Public Papers of William J. Clinton, 1993

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Author: William J. Clinton  | Date: June 29, 1993

Message on the Observance of Independence Day, 1993
June 29, 1993

On Independence Day, we celebrate the birth of the first and greatest democracy of the modern era. The ideals embodied by the Declaration of Independence have served as a guide for our nation and as an inspiration for people around the world. This document delineated the very idea of America, that individual rights are derived not from the generosity of the government, but from the hand of the Almighty. The Founders forever abandoned their allegiance to the old European notions of caste and instead dedicated themselves to the belief that all people are created equal.

The brilliant men who gathered in Philadelphia 218 years ago to declare our nation’s independence risked their honor, their fortunes, and their very lives to create a better future for their children and grandchildren. As the inheritors of freedom’s legacy, we owe our liberties to the fact that our Founders saw the need for dramatic change and acted upon it.

Today, vast changes are sweeping the globe. Nations that have known only tyranny for centuries are suddenly dedicating themselves to the ideals of freedom and democracy. And wherever freedom is proclaimed, echoes of the American Declaration of Independence can be heard. Thomas Jefferson’s words are being spoken in dozens of nations in hundreds of languages.

We are justly proud of the influence that our beliefs have had on the world. But the mission of America is far from complete. While the world is filled with opportunity, it is rife with uncertainty. We must dedicate ourselves to carrying on the dreams of the Founders and adding our own chapter to the unfinished American autobiography. By embracing the changes that are altering the landscape of the world today, we help ensure a brighter, more democratic, and more peaceful world. On this Independence Day, I encourage all Americans to rededicate themselves to the conviction that our heroic journey must go forever upward.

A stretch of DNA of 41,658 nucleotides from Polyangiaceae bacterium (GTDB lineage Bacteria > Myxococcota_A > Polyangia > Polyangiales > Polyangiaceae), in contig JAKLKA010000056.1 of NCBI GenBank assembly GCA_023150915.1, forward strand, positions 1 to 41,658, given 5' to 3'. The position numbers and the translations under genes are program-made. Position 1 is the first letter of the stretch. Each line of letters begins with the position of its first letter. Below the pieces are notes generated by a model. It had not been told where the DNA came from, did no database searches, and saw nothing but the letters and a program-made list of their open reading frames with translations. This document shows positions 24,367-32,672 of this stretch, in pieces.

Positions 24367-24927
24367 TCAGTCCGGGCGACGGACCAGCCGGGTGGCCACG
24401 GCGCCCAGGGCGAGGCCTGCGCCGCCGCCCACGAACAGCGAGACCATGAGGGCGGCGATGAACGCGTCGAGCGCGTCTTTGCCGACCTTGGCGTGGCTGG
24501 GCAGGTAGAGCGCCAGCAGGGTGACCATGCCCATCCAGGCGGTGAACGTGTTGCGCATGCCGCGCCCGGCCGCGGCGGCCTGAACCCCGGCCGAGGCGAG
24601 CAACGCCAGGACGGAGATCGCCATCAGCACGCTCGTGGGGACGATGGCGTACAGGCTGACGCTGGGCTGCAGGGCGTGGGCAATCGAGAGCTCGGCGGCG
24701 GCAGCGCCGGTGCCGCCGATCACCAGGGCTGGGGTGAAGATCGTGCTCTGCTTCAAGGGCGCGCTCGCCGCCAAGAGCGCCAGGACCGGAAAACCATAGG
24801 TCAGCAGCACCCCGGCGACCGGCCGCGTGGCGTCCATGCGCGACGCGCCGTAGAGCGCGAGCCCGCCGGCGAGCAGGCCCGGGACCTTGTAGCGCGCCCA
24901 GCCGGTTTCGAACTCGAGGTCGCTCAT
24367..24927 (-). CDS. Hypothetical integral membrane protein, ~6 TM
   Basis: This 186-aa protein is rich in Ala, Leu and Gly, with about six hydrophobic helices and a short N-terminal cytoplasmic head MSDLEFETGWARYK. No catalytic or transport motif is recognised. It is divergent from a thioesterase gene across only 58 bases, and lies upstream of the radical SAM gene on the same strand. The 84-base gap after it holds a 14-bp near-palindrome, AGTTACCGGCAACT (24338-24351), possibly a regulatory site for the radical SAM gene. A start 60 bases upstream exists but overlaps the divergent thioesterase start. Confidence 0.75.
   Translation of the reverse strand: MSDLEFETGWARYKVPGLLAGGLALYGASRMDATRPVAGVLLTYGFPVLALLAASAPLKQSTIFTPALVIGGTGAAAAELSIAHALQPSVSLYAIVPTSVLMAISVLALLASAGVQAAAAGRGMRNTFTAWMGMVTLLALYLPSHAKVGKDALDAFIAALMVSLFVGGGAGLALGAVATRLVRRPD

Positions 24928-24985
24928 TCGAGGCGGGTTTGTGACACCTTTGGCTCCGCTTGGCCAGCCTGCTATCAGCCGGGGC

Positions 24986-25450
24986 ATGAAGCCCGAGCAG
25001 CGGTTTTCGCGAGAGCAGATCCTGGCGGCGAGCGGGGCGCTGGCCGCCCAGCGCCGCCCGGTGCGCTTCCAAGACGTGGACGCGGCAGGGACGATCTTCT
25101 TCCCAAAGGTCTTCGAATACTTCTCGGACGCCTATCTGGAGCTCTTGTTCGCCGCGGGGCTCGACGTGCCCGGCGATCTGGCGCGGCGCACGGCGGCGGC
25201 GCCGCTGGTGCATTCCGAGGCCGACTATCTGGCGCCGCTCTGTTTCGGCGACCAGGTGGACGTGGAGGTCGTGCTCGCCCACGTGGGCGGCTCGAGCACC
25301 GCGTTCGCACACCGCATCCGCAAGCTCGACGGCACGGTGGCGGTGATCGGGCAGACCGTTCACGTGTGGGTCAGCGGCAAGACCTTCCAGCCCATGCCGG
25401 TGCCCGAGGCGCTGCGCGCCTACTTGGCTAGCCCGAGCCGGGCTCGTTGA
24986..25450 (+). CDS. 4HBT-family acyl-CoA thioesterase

Best wishes to everyone for a wonderful day.
BILL CLINTON

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Chicago: William J. Clinton, "Message on the Observance of Independence Day, 1993," Public Papers of William J. Clinton, 1993 in Federal Register Division. National Archives and Records Service, Public Papers of the Presidents of the United States, William J. Clinton, 1993 (Washington, D.C.: Government Printing Office, 1956-), P.2207 Original Sources, accessed January 27, 2023, http://www.originalsources.com/Document.aspx?DocID=8DPWPJ6C3LJ4W4Y.

MLA: Clinton, William J. "Message on the Observance of Independence Day, 1993." Public Papers of William J. Clinton, 1993, in Federal Register Division. National Archives and Records Service, Public Papers of the Presidents of the United States, William J. Clinton, 1993 (Washington, D.C.: Government Printing Office, 1956-), P.2207, Original Sources. 27 Jan. 2023. http://www.originalsources.com/Document.aspx?DocID=8DPWPJ6C3LJ4W4Y.

Harvard: Clinton, WJ, 'Message on the Observance of Independence Day, 1993' in Public Papers of William J. Clinton, 1993. cited in , Federal Register Division. National Archives and Records Service, Public Papers of the Presidents of the United States, William J. Clinton, 1993 (Washington, D.C.: Government Printing Office, 1956-), P.2207. Original Sources, retrieved 27 January 2023, from http://www.originalsources.com/Document.aspx?DocID=8DPWPJ6C3LJ4W4Y.